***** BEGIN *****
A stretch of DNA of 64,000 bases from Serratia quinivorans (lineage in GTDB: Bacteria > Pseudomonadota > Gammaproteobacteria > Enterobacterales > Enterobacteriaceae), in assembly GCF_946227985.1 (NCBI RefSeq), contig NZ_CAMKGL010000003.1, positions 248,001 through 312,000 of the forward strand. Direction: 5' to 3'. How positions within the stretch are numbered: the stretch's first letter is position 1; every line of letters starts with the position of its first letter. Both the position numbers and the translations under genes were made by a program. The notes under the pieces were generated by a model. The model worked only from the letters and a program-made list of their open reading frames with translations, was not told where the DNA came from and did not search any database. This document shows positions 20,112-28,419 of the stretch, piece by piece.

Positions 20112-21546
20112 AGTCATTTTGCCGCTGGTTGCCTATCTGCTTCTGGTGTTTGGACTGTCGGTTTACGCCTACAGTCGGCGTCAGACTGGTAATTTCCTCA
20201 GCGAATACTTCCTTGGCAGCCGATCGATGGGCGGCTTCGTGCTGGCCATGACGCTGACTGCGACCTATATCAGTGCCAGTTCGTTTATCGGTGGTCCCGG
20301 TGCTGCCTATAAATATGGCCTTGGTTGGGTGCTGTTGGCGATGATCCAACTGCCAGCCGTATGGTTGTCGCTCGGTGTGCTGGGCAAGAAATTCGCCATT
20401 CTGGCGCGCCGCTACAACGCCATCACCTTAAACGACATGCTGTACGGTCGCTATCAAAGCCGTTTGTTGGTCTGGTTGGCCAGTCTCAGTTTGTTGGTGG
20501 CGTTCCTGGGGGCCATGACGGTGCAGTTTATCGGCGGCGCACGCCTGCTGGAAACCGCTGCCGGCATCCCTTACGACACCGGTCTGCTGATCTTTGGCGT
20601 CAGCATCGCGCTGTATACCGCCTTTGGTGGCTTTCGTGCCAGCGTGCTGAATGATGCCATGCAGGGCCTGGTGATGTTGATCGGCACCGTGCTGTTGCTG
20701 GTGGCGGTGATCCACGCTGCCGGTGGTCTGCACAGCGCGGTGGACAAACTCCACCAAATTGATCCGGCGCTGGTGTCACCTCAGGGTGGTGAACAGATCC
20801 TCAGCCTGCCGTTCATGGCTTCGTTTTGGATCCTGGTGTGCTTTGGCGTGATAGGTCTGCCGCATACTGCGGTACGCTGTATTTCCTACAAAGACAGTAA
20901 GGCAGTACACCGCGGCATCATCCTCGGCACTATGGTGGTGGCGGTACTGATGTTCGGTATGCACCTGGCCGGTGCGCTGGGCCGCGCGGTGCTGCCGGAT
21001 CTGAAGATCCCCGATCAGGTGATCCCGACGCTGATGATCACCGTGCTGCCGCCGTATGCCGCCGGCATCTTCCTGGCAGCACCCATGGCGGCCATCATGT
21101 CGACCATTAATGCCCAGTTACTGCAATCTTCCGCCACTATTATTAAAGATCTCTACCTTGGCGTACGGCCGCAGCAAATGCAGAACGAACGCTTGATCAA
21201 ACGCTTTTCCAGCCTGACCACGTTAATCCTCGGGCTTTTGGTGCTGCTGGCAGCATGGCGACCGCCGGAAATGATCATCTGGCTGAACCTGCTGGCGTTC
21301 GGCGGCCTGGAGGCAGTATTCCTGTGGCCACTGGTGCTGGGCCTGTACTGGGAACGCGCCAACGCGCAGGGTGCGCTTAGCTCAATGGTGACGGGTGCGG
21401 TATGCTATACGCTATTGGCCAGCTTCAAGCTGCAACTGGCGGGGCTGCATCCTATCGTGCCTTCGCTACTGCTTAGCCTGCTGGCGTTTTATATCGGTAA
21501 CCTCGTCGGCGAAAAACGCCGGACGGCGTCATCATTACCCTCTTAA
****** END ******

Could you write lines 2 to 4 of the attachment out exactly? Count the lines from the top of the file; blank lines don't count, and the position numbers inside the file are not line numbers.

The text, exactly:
Positions 20112-21546
20112 AGTCATTTTGCCGCTGGTTGCCTATCTGCTTCTGGTGTTTGGACTGTCGGTTTACGCCTACAGTCGGCGTCAGACTGGTAATTTCCTCA
20201 GCGAATACTTCCTTGGCAGCCGATCGATGGGCGGCTTCGTGCTGGCCATGACGCTGACTGCGACCTATATCAGTGCCAGTTCGTTTATCGGTGGTCCCGG